Civilian Rentals Will Not Be Permitted at Colts Neck Base

November 9, 2017
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Family-style rentals at Naval Weapons Station Earle in Colts Neck.

By John Burton |

N.W.S. EARLE — The U.S. Navy has abandoned a plan to rent housing to civilians at Naval Weapons Station Earle, much to the gratitude of area elected officials who strongly opposed it.

The Department of the Navy announced recently it would not move forward with a proposal to open up available military housing units located on Earle’s Colts Neck property.

U.S. Rep. Chris Smith (NJ-4), a Republican whose district includes Colts Neck and Tinton Falls, two communities housing part of the active weapons station, thanked the Navy for its consideration given the concerns raised by area communities. “Ultimately, it was the compelling argument – and the Navy’s responsiveness – that allowed us to avert a proposal that could have generated new dangers and burdens for our communities,” Smith said in a released statement.

“We’re elated that the Navy was responsive to our concerns about maintaining the safety of the Colts Neck, Tinton Falls, and Monmouth County communities,” said state Senator Jennifer Beck (R-11), in a released statement. Beck’s legislative district includes Colts Neck and Tinton Falls.

In the summer of 2016, the Navy announced it was considering allowing civilians unaffiliated with military operations to rent available apartments not needed by military personnel located on the Colts Neck site. The station has 89 family-style units located behind the base’s security fencing. At the time, according to a Navy spokesman, there were 22 mostly three- and four-bedroom units unoccupied. Navy officials were considering renting the units for market rate at approximately $2,400 a month.

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According to Bill Addison, public affairs officer for Earle, the Navy conducted a housing markets analysis for for the weapons station in May. “The recent analysis indicated a reduced requirement for on-base housing at the installation,” leading to the Navy’s decision, said Addison.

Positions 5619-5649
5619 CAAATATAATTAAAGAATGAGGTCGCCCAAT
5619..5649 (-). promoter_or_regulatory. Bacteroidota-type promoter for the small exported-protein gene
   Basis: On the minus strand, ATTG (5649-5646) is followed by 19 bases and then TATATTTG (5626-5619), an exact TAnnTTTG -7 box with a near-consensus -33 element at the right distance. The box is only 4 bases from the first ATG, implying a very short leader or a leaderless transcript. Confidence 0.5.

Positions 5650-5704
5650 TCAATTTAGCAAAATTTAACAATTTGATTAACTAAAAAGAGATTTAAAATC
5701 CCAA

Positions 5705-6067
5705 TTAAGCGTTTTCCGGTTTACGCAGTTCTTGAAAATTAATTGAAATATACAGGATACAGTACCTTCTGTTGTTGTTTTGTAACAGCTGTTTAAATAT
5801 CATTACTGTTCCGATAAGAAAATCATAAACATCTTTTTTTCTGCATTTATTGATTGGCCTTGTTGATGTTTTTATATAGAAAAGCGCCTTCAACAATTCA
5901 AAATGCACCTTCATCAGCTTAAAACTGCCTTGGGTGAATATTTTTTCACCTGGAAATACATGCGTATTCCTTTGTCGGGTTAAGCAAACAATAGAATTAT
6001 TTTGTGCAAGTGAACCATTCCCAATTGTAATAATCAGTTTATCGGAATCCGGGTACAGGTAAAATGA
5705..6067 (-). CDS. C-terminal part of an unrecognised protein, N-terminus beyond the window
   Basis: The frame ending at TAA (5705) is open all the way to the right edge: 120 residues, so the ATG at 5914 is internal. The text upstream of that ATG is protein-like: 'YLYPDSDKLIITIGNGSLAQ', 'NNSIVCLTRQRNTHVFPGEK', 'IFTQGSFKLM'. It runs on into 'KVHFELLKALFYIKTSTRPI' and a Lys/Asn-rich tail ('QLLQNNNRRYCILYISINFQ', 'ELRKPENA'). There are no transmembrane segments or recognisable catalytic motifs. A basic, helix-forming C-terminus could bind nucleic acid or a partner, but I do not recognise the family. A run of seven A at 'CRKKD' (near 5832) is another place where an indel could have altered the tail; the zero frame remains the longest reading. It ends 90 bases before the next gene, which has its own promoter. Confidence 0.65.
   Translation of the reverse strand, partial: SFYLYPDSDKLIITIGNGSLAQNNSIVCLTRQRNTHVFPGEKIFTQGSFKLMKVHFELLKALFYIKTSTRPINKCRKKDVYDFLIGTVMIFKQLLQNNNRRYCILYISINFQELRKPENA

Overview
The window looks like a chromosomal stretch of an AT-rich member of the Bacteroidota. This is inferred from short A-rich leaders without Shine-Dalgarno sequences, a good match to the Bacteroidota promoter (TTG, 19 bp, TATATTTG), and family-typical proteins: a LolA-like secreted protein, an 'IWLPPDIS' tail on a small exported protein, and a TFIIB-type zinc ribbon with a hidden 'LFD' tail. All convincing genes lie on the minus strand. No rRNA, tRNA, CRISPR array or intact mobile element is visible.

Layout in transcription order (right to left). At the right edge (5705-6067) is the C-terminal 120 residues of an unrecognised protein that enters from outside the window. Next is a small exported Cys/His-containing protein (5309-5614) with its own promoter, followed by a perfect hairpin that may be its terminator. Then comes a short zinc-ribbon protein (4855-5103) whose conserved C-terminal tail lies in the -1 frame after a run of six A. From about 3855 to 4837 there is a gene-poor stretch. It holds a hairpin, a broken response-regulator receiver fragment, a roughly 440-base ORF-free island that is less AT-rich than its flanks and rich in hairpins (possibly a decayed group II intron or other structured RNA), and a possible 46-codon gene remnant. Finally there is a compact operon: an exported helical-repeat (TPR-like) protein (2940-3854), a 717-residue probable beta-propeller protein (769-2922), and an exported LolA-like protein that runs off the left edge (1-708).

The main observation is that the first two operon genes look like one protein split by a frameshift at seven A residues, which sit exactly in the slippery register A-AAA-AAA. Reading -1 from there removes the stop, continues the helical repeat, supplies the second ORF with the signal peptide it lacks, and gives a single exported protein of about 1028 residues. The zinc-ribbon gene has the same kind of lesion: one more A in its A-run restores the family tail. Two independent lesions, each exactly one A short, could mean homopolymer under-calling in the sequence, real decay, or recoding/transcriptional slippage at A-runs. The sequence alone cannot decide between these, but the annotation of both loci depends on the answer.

Elected municipal officials from Colts Neck and Tinton Falls, and a representative from the Tinton Falls Board of Education, along with Smith, Beck and Monmouth County Freeholder Lillian Burry, among others, voiced concern over allowing civilians access to the active military installation and the issues that posed for security. In addition, local officials expressed reservations based upon possible increased school enrollment and the costs associated with it.

“Opening the largest munitions depot on the East Coast to the general public and giving unfettered access to the housing inside the base perimeter would create enormous and costly security challenges and other costs, not just to the Navy but the larger community,” Smith said of the proposal.

Security issues are the biggest concern, Burry told The Two River Times last October. “I don’t know how you can vet people properly, and their guests, and have free movement.”

Beck last year called the Navy’s plan to allow the public access to the installation “a dangerous one.”

N.W.S. Earle encompasses approximately 12,000 acres of Colts Neck, Tinton Falls, Middletown’s Leonardo area, Wall and Howell, from which the U.S. Navy stores and ships ammunition.

The Navy in January agreed to a 60-day freeze to the plan given the onslaught of opposition to it. That freeze held until last week’s decision, with civilian and defense officials continuing to meet and discuss the matter, according to Smith’s office.

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“They remained true to their word,” Smith said of the Navy, in a released statement, “and as good neighbors they are taking their own actions to address their excess housing capacity without burdening the community and local taxpayers.”

The on-base housing will remain available to active duty military, retired military and veterans, according to Beck’s office.

However, Addison noted, “Many Navy families take advantage of the opportunities to live in the community, which reduces the need for on-base housing.”


This article was first published in the Nov. 2-9, 2017 print edition of The Two River Times.

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